My family is very “artistic”. My grandma paints. My dad’s sister illustrated children’s books and made a cartoon featured in some newspapers. My dad writes music, plays guitar, and he does carvings that are very exclusive. I loved to draw. Specifically, charcoal drawings of faces. I used to do water color paintings, too. I haven’t painted or drawn in a long time. I lost all of my artwork that had been in competitions to a flood we had, years ago. I now enjoy doing makeup, hair, and nails. I do all my friends finger and toenails. I love to paint creative designs on them. I also cut hair. I’ve never been to beauty school, I just enjoy it, and I’m decent at it. I cut Adam and our kids’ hair. I’ve cut my sister’s hair. I cut Adam’s dad’s hair, when he was fighting cancer. I was so nervous, because I knew he was very particular about his hair, but he was happy with it.
I cut Adam’s hair, yesterday. I started to tell him “you look much…”, he said “younger?” To tell the truth, I was going to say more presentable, but yeah sure, let’s go with younger! I told Jackie about this, and she made a point to, casually, mention that he looked younger, with his hair cut. I think we made his Sunday!
I had worn Christmas colors, in my outfits, all weekend. I had watched a couple of Christmas themed movies. I’d started to plan our “25 Days of Christmas” activities. I was listening to my Christmas playlist, in the kitchen, Sunday afternoon. My son came in, and he made a comment, poking fun of me for my choice of music. This was one of many remarks made over the last several days by Adam and our kids. I guess I had just had enough, because it made me grumpy. I changed to a different playlist, not full of Christmas songs. I thought to myself, my family has successfully sucked the joy and excitement out of me. A few minutes later, Adam came in for something. He started to tease me, but it was obvious I wasn’t playing along. He asked me if I was grouchy? I told him yes. He asked me if a kiss would make it better? I said no, not right now. I did not lose my cool. I didn’t raise my voice or cuss anybody out. I stayed in the kitchen and did my best to feel better. It wasn’t until evening, when Adam and I went to take our shower, I opened up about what was bothering me. I often need some time to gather my thoughts. It never works well when I attempt to share them while I’m worked up and angry. I was calm, rational, and no longer so upset. I told Adam, “y’all really hurt my feelings this weekend”. I explained how it felt like my happiness and excitement was being poked fun of. I told him, he has no idea that, moments before he walked into the kitchen to give me grief about what Christmas thing I was planning out now, I’d been sitting on the floor, in an absolute panic. I’d written about this dish scrub brush my mother gave me. It was the last “gift” she ever gave me. It wasn’t wrapped up for Christmas or anything. It was just something she gave me because she knew I used things like that. It was thoughtful. It means a whole lot to me. I couldn’t find it. Something inside me needed to see that it was still there, under my sink. Only, when I looked, I couldn’t find it. I was melting down, for a minute there, before he walked in. My kids are teasing me about my love of Christmas because they see and hear their daddy do it. I needed him to really understand why I try so hard to make it a special time. I needed him to see that, just because I’m smiling and dancing in the kitchen, does not mean there isn’t deep pain that I’m doing my very best to replace with happiness and joy, for my family. I never want to dampen their experiences because of my past. It’s important to me that I give them fond memories of their mama. I’m not ashamed or embarrassed that I love Christmas! I was hurt that my family didn’t seem to appreciate how much effort and energy I put into trying to make it special for them, every year. It’s not about me. I want to make them smile. They seemed to treat it all like a joke. That hurts.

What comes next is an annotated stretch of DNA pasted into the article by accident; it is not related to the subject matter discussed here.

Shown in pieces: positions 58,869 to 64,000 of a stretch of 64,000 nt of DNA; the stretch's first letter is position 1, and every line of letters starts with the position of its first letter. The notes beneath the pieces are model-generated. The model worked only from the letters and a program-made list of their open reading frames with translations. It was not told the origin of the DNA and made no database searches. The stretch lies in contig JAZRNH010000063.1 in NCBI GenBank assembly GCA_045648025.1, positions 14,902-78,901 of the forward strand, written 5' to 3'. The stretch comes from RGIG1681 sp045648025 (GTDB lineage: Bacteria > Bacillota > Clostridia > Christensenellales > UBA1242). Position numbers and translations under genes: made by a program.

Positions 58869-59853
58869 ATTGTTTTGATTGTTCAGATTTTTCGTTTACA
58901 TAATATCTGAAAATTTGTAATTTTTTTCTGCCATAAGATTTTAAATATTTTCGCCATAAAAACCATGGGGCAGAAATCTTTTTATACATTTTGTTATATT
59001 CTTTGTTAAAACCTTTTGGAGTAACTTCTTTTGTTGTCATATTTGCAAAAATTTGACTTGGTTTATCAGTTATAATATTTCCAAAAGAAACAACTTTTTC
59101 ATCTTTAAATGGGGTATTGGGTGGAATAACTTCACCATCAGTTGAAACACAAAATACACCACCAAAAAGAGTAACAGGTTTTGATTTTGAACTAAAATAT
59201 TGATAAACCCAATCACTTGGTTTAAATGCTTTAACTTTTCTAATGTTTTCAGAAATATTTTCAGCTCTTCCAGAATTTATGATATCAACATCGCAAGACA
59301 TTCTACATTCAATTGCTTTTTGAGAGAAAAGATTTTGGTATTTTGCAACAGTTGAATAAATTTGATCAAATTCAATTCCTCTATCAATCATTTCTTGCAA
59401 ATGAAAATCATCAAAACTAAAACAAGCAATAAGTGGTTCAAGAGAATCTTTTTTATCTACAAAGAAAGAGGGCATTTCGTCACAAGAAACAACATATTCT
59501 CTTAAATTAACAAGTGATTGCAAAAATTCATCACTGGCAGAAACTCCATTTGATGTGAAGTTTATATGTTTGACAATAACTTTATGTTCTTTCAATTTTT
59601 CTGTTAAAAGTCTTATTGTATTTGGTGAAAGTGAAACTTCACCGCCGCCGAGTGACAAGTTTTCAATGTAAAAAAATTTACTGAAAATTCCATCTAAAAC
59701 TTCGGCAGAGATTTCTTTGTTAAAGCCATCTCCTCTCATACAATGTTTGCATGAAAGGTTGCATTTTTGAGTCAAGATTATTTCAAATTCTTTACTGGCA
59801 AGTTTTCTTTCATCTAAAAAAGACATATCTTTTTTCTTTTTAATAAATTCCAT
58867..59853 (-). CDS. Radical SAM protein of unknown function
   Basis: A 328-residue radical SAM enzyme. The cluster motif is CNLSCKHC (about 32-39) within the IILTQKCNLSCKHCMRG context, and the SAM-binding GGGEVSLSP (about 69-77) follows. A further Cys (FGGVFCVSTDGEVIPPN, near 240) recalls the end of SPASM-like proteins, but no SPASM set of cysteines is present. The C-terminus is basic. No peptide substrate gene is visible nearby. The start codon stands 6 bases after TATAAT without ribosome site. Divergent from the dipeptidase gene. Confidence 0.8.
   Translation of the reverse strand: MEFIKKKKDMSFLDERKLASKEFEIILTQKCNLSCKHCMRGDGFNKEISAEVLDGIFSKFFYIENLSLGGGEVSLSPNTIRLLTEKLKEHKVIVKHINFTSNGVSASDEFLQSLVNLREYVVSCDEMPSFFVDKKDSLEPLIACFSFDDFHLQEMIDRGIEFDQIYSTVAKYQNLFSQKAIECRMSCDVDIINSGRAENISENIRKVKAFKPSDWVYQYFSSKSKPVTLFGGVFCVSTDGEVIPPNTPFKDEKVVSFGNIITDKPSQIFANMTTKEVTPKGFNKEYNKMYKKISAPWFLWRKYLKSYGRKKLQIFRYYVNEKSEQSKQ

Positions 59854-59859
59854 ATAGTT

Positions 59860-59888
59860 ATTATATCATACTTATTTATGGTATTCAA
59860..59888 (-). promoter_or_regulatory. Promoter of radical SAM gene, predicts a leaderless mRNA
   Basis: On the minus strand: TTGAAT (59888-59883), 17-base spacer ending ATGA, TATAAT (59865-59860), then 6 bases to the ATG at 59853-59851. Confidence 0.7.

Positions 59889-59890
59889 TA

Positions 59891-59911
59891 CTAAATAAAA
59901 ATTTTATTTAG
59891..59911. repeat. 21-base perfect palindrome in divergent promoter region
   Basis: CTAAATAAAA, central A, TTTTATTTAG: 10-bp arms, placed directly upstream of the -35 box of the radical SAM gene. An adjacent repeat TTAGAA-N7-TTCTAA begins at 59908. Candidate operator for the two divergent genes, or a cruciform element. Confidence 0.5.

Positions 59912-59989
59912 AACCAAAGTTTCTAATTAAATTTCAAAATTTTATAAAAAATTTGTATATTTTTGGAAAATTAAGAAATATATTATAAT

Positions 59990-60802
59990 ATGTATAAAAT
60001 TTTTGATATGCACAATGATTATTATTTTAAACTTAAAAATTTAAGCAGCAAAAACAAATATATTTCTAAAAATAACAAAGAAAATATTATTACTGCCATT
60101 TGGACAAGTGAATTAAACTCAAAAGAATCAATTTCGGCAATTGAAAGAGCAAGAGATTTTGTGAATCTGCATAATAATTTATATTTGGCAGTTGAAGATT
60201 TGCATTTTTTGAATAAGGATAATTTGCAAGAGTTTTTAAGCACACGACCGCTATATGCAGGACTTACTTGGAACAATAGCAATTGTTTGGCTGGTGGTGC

I didn’t raise my voice or get sassy and snarky, while I explained all this to Adam. I fought to keep my composure, and not bawl my eyes out, because I truly didn’t want to make Adam feel terrible. I simply needed him to see my side of this, when I’m being relentlessly picked on because I’m excited and happy about making the season special for my family, as if that’s something I should refrain from. As if, I’m silly for trying so hard, for putting so much effort into this, for laughing, even though I could cry, if I focused on things like that dish scrub brush for too long. Adam felt horrible. I mean, so awful, I felt sorry for him. My goal was not to tear him down. He, clearly, understood what I’d wanted him to, though. I leaned into his chest and he put his arms around me. I told him, “I don’t want to make you feel bad. Just please appreciate these things, at least more than you make fun of me for them.” He told me he and our son would be glad to hang the outdoor lights next weekend. He assured me that nobody would be taking my hard work for granted, anymore. That made me feel a lot better. Also, I found the scrub brush. It was buried in a box. I’d missed it, probably because I was so panicked. I still have it, though. It’s safe and sound.